I posted this on my personal site earlier, and it has generated some interesting discussion. What do you think?
I had a bad reaction to Dustin Phelps’ latest blog post at the Happiness Seekers blog, “Actually the Mormon Position on Gay Marriage is Stronger Than You Think.” I shared it on my facebook wall with the flippant comment.
I woke up hopeful and motivated to have a great day and then read this horse*** article. He’s got one thing right. Marriage is more than sex and romance. It’s also about sacrifice, commitment, devotion, loyalty. But it’s also about sex and romantic love. And there’s no reason a gay person (as well as a straight person who might otherwise enter–and likely fail–marriage with a gay person) couldn’t and shouldn’t have all of the above in a marriage. I believe in revelation. Our prophet and leaders are inspired. They seek revelation and receive it. I also believe a huge component of that is a “trickle up” component. The LDS Body of Christ has a huge responsibility to set a culture and an environment where a prophet can receive the needed revelation from God. Racists in the church in the 50’s, 60’s, and 70’s pushed that revelation out the 1978 revelation longer than needed be, hurting thousands of black members in that meantime. Dustin Phelps need serious pushback from good LDS members to let the backwards thinking members of the church know this is not acceptable. btw, I’m still going to have a great day!
Dustin shared the blog post in a private facebook group where we both participate, and the following conversation took place. I didn’t expect much. But I actually enjoyed the interaction, and we both learned a little from each other, I think. Dustin gave permission to share our conversation, so here it is.
Other group member: What are your top objections, Randall Bowen (my fb pseudonym)? He asked for feedback. Calling it horseshiz isn’t helpful…
RB: Sometimes something is so bad, illogical, so self righteous, and so harmful to others, that calling it horse***is the best route. This is one of those times. Here’s another comment I made.
A little more serious treatment of the article: the article makes a great case that
a) marriage is important (great. it can be important for gays, too)
b) marriage is about things like commitment and sacrifice not just romantic love (great. it can be that way for gays, too)
c) in the past, marriages were arranged and people seemed to do just fine (ok, but we kind of evolved into a better way of choosing a marriage partner. the OP doesn’t make this point explicitly, but here he seems to be implying gays should straight marry. TERRIBLE idea. it never works. the brethren don’t even recommend this. get current, Dustin. your info is old.
d) support the brethren. because of a,b,c. well the brethren aren’t even using a,b,c anymore. read the mormonsandgay website. the brethren are moving on. you should too, Dustin. Right now, the logic of the brethren is “we’re against gay marriage because well all of the old logical reasons have turned out false, but we still don’t have a revelation, so the only logical reason is that it’s always been assumed to be wrong and so we are still assuming that until God reveals something otherwise”. I’m OK with that. I disagree. But I’m not going to openly campaign against the brethren or criticize them harshly for that. It’s a tough issue and will take more time and prayer and study to hash out. But Dustin is not helping by making bad logical arguments.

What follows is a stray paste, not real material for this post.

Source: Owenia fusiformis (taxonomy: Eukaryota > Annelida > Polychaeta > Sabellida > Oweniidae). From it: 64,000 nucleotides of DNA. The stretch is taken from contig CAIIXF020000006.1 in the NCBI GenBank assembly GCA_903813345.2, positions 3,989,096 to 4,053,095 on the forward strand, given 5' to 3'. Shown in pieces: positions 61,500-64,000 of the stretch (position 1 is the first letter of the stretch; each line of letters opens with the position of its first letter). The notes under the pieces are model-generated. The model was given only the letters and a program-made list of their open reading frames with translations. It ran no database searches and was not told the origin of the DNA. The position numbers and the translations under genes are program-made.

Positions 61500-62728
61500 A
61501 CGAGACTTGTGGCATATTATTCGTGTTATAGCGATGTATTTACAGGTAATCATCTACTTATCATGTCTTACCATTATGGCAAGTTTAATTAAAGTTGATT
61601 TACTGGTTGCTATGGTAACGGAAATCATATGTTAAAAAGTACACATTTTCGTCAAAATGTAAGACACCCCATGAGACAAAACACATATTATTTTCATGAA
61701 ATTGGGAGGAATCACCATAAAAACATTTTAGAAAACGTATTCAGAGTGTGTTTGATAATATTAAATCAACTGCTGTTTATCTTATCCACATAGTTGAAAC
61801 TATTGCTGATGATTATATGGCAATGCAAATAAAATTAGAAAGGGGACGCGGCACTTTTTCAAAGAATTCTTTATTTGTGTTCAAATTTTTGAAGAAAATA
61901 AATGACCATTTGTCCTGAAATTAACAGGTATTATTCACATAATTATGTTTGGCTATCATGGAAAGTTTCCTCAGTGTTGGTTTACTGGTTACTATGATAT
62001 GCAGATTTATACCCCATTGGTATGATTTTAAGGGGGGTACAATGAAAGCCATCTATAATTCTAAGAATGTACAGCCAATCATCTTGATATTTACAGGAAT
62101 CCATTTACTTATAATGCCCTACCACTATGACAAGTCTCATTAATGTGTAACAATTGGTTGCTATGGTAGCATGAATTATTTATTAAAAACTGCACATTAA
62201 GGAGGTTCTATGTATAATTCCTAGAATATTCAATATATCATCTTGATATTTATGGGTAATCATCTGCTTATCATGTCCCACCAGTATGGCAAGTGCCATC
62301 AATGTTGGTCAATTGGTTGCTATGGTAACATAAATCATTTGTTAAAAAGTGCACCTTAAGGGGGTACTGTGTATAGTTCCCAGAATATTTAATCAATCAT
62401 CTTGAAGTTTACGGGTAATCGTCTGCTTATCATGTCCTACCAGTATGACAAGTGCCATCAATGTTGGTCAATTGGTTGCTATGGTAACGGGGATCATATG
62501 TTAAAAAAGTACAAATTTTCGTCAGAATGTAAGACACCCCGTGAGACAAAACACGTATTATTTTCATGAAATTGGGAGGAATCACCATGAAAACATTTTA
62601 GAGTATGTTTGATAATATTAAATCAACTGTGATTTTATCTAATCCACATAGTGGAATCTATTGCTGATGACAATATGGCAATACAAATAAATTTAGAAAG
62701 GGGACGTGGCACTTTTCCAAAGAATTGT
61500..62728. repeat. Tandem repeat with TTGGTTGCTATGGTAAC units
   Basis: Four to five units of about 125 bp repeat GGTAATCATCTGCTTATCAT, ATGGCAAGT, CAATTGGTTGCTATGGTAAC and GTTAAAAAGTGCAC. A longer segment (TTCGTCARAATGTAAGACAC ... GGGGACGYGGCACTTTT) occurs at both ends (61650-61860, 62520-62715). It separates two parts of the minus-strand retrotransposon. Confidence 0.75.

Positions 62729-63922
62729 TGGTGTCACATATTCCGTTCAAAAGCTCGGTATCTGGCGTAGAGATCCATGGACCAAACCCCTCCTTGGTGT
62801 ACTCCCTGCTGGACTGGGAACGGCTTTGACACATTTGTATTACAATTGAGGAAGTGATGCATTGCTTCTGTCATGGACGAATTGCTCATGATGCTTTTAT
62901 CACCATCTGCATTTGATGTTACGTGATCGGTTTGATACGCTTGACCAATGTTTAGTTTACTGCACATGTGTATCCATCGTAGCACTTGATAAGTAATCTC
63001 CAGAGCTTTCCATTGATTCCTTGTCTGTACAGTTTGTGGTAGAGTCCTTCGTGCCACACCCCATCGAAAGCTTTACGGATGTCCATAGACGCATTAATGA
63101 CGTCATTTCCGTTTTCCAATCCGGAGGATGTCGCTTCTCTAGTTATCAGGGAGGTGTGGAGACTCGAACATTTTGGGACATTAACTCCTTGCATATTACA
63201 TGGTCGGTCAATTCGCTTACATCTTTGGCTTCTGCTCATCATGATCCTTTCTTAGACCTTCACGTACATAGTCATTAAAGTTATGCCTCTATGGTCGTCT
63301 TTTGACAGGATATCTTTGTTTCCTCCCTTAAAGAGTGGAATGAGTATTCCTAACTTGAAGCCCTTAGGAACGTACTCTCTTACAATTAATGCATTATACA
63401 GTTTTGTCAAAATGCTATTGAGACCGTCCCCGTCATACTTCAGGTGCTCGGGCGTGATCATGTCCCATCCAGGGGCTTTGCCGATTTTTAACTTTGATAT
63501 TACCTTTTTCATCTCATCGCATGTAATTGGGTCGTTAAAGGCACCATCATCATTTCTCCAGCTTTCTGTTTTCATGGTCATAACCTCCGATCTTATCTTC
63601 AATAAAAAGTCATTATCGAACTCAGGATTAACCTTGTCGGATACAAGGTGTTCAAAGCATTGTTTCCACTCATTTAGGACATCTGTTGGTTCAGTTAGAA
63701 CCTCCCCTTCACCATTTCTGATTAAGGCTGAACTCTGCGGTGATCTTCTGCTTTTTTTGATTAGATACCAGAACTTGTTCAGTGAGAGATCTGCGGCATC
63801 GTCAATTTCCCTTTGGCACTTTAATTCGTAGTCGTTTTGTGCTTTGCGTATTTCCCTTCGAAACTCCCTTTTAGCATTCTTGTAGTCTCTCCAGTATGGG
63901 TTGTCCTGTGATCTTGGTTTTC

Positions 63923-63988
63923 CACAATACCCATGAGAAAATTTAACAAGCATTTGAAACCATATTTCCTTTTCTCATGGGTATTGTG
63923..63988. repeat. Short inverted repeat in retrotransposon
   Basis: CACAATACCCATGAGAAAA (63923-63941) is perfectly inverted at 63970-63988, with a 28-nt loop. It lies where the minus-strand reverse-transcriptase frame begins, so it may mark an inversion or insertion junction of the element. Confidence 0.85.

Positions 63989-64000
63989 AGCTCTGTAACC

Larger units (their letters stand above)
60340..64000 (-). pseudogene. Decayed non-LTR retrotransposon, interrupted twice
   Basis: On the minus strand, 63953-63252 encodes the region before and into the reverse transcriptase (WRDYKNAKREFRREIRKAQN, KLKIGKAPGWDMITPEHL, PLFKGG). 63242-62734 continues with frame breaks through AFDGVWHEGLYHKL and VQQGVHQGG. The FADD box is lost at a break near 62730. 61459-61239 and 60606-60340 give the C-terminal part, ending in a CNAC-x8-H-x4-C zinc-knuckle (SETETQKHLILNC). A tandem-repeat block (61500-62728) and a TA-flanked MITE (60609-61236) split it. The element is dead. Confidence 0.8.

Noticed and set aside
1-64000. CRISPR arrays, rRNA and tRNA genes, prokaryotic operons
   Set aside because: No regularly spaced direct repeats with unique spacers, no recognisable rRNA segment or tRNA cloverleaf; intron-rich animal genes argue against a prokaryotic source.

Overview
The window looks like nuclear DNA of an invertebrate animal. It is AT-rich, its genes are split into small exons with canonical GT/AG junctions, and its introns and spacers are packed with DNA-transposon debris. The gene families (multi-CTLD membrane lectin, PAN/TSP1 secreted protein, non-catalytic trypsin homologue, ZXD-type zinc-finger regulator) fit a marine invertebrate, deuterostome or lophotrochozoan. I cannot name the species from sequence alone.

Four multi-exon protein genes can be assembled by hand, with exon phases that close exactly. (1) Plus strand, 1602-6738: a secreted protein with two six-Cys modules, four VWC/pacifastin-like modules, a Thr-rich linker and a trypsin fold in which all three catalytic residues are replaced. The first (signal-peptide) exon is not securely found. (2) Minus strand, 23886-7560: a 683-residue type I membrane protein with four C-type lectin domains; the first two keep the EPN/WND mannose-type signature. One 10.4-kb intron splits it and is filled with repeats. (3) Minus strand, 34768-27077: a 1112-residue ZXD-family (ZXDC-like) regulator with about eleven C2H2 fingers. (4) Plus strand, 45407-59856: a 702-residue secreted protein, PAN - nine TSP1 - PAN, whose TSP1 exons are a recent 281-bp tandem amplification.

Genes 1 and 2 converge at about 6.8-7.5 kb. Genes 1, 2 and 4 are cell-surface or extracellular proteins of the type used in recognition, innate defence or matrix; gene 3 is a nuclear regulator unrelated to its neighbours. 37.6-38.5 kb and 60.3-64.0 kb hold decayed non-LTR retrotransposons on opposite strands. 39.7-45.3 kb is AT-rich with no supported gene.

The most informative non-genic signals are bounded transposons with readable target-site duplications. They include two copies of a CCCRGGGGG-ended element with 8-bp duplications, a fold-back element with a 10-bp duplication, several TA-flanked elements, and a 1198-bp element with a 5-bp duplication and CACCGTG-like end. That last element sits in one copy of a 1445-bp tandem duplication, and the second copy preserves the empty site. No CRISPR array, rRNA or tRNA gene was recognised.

Nothing valuable here at all. Complete horse***.
DP: So far most people who disagree just say that the article is trash, but seem unable to articulate why. Some resort to saying “you aren’t LGBT, so you can’t have an opinion”-which is a complete cop out and poor argument since LGBT members are on both sides of this issue. The extent to which this “wow, how stupid, but I can’t explain why” tells me that their position seems to be more emotional than logical. Also, quoting non-authoritative quotes from Elder Packer (who was wrong about a number of things) doesn’t really make the case for romantic love. Of course, I, like Elder Packer, think that romantic love can be an important and beautiful part of marriage, but I don’t think it is foundational. We can really dig into that debate if you’d like, but the logic supporting romantic love as the foundation to marriage is not good (especially from an eternal perspective).
DP: I don’t think Randall has pointed to any “bad logical arguments” in my article (still waiting on that), but I do think the best response I’ve heard from the other side is (and Bryce makes this point)…well…okay, you are right, Marriage is not really fundamentally about romantic love. It is about sacrifice, charity, and covenants…But couldn’t we just allow gay couples to strive for this too, just like straight couples? Those who disagree with me usually get caught up on disagreeing with my argument about what marriage is really about–but that is a losing battle whether they are willing to recognize it or not. “Love wins” is a poor argument from a scriptural perspective–it’s selfish and individualistic in ways that the Gospel never was. But the response I have outlined is a plausible foundation for a change in the LDS position.
RB: I’m glad that you recognize the main point of your article has no relevance, and that you recognize that gay marriage is also built on principles of sacrifice, devotion, loyalty, commitment and not just sex and romance. What I’m most curious about is what your stance on what gays should do? Should they marry heterosexually? Or should they just attempt to live like monks? You’re implying that they should marry heterosexually, I think, because of the idea that marriage has succeeded for thousands of years even though partners didn’t choose each other and may not have even been attracted sexually or felt romantic love for the other.
DP: I’m at work and will have to respond later tonight. You don’t understand the nature of my concession nor the implications of yours. I’ll say more later tonight.
RB: thanks, I look forward to your reply.
DP: So, in order to respond, I’ll need a decent amount of space. My apologies for that. But I do ask that you try to take seriously what I say before just bashing it. I’m tiring of people reading what I write, but not taking in a word of it. Feel free to ignore my response, but if you do respond do me the courtesy of trying to understand what I’m saying.